Supported by: International Visegrad Fund
Project span: October 2023 – December 2024
Project team: Oľga Gyárfášová, Grigorij Mesežnikov, Ján Bartoš
Cooperating institutions (partners):
Czech Republic: FOCUS - Centrum pro sociální a marketingovou analýzu
Hungary: Publicus Institute
The aim of the project is to research and analyze the attitudes of citizens of the V4 countries to the issues of Visegrad cooperation and the functioning of the V4 itself.
The issue of Visegrad belongingness has a broader social dimension, not only on the level of political elites but also that of the general public.
It certainly makes sense to examine the issue of Visegrad identity in different contexts, particularly in the context of European identity. The European identity shared by people inhabiting the “old continent” is determined especially by cultural and value factors. The project of pan-European integration with all its economic, political and security dimensions would not be thinkable without this kind of systemic identity, without “Europeanism”, without the joint European cultural foundation, without universal human values whose recognition emerged and developed on the European soil.
The histories of Central European nations have been mutually intertwined and effectively shared over certain historical periods; although these periods are not nowadays perceived identically by inhabitants of individual countries. On the other hand, the three decades of the Visegrad group’s existence that has produced multidimensional cross-border ties, actual measures on the level of practical policies and various tangible results of mutual cooperation must inevitably have affected individual people’s perception of this format of regional cooperation, their views regarding its meaningfulness and viability, and the role individual member states have played in developing this concept.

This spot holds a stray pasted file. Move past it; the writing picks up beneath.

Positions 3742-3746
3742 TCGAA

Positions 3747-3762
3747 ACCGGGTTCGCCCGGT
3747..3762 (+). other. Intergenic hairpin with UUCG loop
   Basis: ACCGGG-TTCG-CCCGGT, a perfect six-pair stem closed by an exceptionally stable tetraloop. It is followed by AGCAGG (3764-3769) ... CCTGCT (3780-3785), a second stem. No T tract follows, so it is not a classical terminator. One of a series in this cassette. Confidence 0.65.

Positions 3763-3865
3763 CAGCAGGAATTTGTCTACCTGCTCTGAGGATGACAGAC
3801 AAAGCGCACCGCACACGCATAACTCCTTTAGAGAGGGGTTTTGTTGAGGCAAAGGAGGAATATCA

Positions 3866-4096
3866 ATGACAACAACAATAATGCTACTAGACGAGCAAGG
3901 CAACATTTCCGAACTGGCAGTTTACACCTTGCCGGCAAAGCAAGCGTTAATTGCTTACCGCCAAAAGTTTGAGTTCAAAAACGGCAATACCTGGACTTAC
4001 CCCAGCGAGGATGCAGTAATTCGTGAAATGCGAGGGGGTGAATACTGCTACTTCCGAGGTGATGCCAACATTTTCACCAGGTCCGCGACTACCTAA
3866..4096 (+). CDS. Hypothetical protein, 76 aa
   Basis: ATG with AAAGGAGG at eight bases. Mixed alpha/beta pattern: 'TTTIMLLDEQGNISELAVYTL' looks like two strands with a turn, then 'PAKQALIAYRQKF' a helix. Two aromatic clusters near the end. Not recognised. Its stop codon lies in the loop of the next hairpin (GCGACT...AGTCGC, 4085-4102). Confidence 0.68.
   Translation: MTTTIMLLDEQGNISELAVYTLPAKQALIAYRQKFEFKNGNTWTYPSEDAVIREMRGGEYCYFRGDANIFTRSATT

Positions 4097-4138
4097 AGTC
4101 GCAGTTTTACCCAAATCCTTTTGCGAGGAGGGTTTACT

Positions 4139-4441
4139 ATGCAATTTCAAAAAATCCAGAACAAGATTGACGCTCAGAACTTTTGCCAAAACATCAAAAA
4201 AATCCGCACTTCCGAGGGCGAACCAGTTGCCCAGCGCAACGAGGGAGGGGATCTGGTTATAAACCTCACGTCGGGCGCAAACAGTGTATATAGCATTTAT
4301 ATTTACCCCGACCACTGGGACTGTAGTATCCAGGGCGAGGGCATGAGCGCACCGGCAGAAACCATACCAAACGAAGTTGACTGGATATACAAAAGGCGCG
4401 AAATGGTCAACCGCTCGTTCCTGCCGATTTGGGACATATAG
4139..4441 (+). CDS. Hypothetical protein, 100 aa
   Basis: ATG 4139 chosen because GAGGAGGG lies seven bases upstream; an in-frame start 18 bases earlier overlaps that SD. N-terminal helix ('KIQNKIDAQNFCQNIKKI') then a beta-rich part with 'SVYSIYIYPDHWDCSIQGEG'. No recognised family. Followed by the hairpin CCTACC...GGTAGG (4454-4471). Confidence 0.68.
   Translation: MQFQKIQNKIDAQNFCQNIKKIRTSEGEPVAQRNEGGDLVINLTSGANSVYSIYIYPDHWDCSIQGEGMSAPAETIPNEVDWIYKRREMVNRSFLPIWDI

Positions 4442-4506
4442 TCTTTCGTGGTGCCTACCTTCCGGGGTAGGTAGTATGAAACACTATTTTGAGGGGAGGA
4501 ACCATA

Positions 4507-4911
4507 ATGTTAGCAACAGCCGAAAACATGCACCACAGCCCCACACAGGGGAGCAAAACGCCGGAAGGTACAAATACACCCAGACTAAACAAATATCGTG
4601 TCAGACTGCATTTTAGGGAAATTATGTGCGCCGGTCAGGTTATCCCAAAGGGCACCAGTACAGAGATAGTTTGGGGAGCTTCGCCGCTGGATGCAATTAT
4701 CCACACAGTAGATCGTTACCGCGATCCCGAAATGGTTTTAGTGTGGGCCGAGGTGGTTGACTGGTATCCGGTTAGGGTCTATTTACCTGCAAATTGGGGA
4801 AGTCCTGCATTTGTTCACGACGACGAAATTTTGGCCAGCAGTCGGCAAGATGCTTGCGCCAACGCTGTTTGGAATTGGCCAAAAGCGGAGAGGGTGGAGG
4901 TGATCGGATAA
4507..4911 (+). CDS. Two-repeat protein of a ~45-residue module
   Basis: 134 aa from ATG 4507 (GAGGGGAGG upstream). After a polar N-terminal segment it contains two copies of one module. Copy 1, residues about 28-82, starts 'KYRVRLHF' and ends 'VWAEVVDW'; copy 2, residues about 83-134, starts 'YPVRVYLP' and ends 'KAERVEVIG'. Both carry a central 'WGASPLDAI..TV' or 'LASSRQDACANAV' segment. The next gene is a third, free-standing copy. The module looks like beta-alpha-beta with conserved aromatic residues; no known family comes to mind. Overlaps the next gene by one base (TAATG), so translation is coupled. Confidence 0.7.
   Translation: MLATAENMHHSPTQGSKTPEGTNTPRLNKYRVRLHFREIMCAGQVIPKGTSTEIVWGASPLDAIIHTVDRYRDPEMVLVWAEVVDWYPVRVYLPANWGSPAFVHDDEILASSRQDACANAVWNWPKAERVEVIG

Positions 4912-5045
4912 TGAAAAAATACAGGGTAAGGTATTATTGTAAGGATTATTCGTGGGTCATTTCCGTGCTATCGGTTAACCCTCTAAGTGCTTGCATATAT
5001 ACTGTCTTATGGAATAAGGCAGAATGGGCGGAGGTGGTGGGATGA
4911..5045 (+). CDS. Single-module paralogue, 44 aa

The V4 is based primarily on cooperation in the domain of politics. It is a format of interstate cooperation that is implemented in several areas. But how is it perceived by inhabitants of individual countries? Do they know at all what it entails? How would they describe the Visegrad Four’s common interests? How do they perceive each other? What is the level of their mutual trust? What is the intensity of their mutual interactions? What problems within the Visegrad group itself and in its broader environs including the EU can be identified by inhabitants of individual V4 member states?
All these questions that represent an important dimension of internal cohesion on the level of V4 member states’ populations should be answered by the research project entitled “Global challenges and Visegrad cooperation as seen by the Visegrad public” that has been supported by the International Visegrad Fund.
The current project is a follow-up to similar public opinion polls conducted in the frameworks of IVO’s projects in V4 countries in 2001, 2003, 2011, 2015 and 2021.
The project is co-financed by the Governments of Czechia, Hungary, Poland and Slovakia through Visegrad Grants from International Visegrad Fund. The mission of the fund is to advance ideas for sustainable regional cooperation in Central Europe.